Multiple Draft Model

The Multiple Draft Model (MDM) introduced by Dennett (1991), uses the editorial review metaphor to describe the cognitive processes of consciousness.

In this domain, coalitions of unconscious processors suffer a reiterative edition and review process (producing a number of drafts). The last version obtained is the one that appears as a conscious content of the mind.

Dennett argues there is nothing such a central command center in the brain where some sort of director controls the self. On the contrary, all activity is developed by distributed sub-processes concurrently created in the brain. This could be seen as opposing Baars’ approach, where there is a central representation place for conscious contents (the spotlight in working memory). Actually, both accounts are materialistic, because they reject the Cartesian dualism (Baar’s spotlight does not correspond to a concrete point in the brain). However, materialism is more present in Dennetts’ account as there is not a conceptual central point. Additionally, Dennett explicitly rejects dualism, and state that it is the mere result of the ignorance and scientific incapability of some authors.

Staying away from the philosophical debate, and focusing on the functional standpoint, we can analyze how Dennett defines the conscious self as the owner of a point of view. Given that the brain has a limitation on the quantity of information that it can process at any given time, a conscious mind is an observer that collect a partial subset of the information coming from the environment. This information is not processed serially, in fact, the brain has a number of specialized modules that process this information in parallel. What Dennett adds to this view is that the information is continuously being revised and modified in order to adapt to the new incoming information. This explains our capacity of being simultaneously conscious of perceptions that take different time in being processed. (For instance, visual stimuli take more processing time than auditory ones).  What we consciously experience is the result of multiple interpretative processes. Many of the drafts that are built are discarded and disappear as time goes by. Only one version remains and takes part in the final narrative process, being stored in memory. These contents fixed in memory, which in turn affect consciousness, are also affected by the reviewing process. Given that a central reviewer that gives sense to the narration does not exist, there is no concrete instant in time when content becomes conscious.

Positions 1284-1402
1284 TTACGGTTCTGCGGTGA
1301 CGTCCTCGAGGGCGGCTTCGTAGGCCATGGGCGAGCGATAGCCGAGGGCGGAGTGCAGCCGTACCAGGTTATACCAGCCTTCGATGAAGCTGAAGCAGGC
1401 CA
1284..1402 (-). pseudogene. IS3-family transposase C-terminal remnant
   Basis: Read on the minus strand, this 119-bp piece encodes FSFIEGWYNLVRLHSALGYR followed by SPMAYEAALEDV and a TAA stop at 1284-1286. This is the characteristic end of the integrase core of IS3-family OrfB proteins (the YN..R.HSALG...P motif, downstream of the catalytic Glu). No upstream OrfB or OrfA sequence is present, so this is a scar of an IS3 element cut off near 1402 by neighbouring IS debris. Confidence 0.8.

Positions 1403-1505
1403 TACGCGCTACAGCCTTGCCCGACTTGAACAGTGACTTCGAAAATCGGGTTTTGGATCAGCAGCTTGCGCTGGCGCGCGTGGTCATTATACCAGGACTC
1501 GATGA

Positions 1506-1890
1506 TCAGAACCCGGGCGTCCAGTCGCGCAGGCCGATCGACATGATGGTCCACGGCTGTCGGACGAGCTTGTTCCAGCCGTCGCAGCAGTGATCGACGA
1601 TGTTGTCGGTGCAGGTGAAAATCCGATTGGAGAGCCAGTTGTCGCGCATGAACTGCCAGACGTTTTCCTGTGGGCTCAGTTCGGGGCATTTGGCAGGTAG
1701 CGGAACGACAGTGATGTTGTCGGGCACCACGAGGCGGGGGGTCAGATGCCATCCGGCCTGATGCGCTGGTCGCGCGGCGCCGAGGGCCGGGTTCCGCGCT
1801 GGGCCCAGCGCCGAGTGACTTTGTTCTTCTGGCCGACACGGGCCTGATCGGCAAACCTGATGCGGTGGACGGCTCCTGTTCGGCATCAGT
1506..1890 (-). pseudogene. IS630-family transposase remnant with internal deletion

Dennett argues that consciousness is executed in some sort of virtual machine modulated by cultural learning that runs on the brain parallel hardware. This virtual machine installs in the brain is a set of ‘mind habits’, which are not visible at a neuron-anatomic level. The successful deployment of such conscious machinery is possible thanks to a number of micro-dispositions produced due to brain plasticity.

To sum up, Dennetts’ proposed model implies that the conscious version of our thought is the winner of a continuous reviewer and change process. The factors that determine which will be the final official version at any given time can be diverse. For instance, during a rage episode, the coalitions of processors presenting more furious versions will be the winners. Anyhow, the brain will be always looking for an explanation that plausibly adapts to perception, but it doesn’t need to actually correspond to reality.

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